JPMorgan's Jamie Dimon: The U.S. Should Work with China to Make the World Better

January 16, 2019

By Chloe Aiello

The U.S. needs to work on improving its relationship with China as well as stabilizing its own economy by ending the government shutdown, JPMorgan Chase chairman and CEO Jamie Dimon said on Wednesday.

"This will be the most important relationship in the world for the next 100 years. It will be incumbent upon both of us to do a good job with it," Dimon said during an appearance at the Economic Club of New York on Wednesday.

Dimon's comments come one day after JPMorgan, the world's biggest bank by assets, missed analysts expectations on earnings for the first time in almost four years. Analysts have faulted choppiness in the December markets with a slide in JPMorgan's capital markets operations, and Dimon seemed to echo that sentiment in a statement released on Tuesday that urged "our country’s leaders to strike a collaborative, constructive tone" to help restore stability.

On Wednesday, he shrugged off the miss, attributing Wall Street's estimates to a "smart dumb average" of "what 20 people think are estimates," adding that those people "go on vacation in the last part of December."

As nonchalant as Dimon was about JPMorgan's earnings, he struck a more alarmist tone on what he called "bad policy" impacting the economy, concerning things like trade with China, immigration reform, and the government shutdown.

Regarding China, Dimon said the Trump administration has raised some very important concerns over intellectual property, investment rights, tariffs, and other issues ー and that China is finally listening. But Dimon added it's critical to allow China to grow.

"Americans should understand that China has the right to grow itself, and be proud of itself, and want to regain its rightful spot on the planet. That does not mean you have to have natural conflict," he said.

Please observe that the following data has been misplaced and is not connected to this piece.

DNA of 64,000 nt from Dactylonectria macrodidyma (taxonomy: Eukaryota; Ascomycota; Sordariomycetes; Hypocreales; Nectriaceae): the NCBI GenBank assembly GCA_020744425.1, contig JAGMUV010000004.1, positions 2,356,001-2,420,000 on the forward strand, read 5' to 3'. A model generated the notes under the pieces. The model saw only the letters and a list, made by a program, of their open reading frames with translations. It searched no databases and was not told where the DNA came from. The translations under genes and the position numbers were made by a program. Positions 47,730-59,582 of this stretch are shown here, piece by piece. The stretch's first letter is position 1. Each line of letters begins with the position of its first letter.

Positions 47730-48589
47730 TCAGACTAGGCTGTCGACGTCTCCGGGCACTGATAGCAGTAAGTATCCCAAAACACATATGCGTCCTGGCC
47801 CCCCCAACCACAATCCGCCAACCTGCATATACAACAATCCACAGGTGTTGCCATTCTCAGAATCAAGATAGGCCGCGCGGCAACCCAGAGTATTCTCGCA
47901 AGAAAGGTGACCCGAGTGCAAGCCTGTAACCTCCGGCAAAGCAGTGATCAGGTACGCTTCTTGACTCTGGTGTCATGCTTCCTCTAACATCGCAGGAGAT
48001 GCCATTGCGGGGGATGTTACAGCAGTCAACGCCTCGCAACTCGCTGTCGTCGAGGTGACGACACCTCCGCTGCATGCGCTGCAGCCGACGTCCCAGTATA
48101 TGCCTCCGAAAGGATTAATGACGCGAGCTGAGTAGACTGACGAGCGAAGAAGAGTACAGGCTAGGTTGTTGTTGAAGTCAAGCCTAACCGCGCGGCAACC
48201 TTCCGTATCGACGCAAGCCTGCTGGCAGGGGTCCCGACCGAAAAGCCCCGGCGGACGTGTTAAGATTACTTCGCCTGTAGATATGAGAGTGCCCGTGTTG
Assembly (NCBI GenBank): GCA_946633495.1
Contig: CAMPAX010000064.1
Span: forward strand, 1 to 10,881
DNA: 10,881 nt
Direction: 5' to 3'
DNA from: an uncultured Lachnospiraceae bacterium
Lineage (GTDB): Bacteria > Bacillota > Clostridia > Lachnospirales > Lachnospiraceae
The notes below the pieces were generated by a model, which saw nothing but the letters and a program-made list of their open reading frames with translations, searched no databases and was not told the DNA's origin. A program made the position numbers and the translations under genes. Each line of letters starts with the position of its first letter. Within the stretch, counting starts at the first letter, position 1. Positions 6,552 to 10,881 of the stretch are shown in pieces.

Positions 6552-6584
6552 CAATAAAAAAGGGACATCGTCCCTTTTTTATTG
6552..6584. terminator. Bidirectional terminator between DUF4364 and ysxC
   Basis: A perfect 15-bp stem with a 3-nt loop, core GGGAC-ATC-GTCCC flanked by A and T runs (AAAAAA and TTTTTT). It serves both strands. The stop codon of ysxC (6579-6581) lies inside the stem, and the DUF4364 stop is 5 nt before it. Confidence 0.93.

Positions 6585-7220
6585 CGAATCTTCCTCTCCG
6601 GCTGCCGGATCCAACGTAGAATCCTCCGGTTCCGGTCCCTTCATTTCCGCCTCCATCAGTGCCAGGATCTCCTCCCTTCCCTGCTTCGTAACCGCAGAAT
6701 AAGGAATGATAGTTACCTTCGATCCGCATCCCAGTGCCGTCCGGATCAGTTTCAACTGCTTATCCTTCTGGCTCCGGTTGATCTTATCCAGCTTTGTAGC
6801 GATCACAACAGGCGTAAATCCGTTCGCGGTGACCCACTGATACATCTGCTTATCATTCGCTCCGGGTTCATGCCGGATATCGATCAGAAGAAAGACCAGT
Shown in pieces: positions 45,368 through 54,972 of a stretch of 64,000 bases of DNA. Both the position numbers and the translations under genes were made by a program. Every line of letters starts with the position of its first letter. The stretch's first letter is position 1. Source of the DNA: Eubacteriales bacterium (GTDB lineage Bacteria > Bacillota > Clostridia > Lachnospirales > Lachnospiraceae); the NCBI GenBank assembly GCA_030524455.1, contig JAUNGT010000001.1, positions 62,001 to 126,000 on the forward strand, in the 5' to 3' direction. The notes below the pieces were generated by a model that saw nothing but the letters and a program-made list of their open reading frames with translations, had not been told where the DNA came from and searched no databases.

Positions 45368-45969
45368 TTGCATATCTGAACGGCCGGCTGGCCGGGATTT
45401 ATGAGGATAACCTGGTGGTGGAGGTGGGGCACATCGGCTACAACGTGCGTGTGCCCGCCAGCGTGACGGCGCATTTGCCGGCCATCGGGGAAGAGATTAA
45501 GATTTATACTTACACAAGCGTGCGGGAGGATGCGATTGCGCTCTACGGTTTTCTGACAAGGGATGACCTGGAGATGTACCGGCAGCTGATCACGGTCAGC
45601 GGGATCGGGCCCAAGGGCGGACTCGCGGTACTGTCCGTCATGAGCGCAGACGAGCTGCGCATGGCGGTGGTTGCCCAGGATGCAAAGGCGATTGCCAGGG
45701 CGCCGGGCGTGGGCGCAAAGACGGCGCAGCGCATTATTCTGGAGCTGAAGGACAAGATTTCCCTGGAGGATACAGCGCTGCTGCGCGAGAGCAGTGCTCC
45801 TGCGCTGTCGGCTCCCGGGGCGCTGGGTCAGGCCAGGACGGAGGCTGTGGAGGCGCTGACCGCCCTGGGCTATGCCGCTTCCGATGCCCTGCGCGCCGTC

The U.S. is lucky to have access to sufficient food, water, and natural resources, plus friendly neighbors, in Canada and Mexico.

China, he said, is not that lucky, and has a long way to go before it can come close to matching the advantages the U.S. has in its financial markets, innovation, university systems, and rule of law.

"What we should be doing is working with them to make the planet better for everybody," he said.

Dimon, however, acknowledged things aren't perfect at home, calling the government shutdown "another self-inflicted wound."

On a call with investors following Tuesday's earnings report, Dimon warned that a government shutdown that extends throughout the first quarter of fiscal 2019 could have some serious consequences for GDP growth in that period. On Wednesday, he clarified that it is very difficult to determine what exactly the shutdown will do to the economy, but "it is a negative."

"When the democracy was formed, that meant you compromised. That's what a democracy is. You can't have a democracy where you refuse to compromise," he said.

Dimon recommended that congressional Democrats compromise by giving Trump some of the money he has demanded for border security, in exchange for allowances on DACA.

"At one point we have to get back to regular government," he added.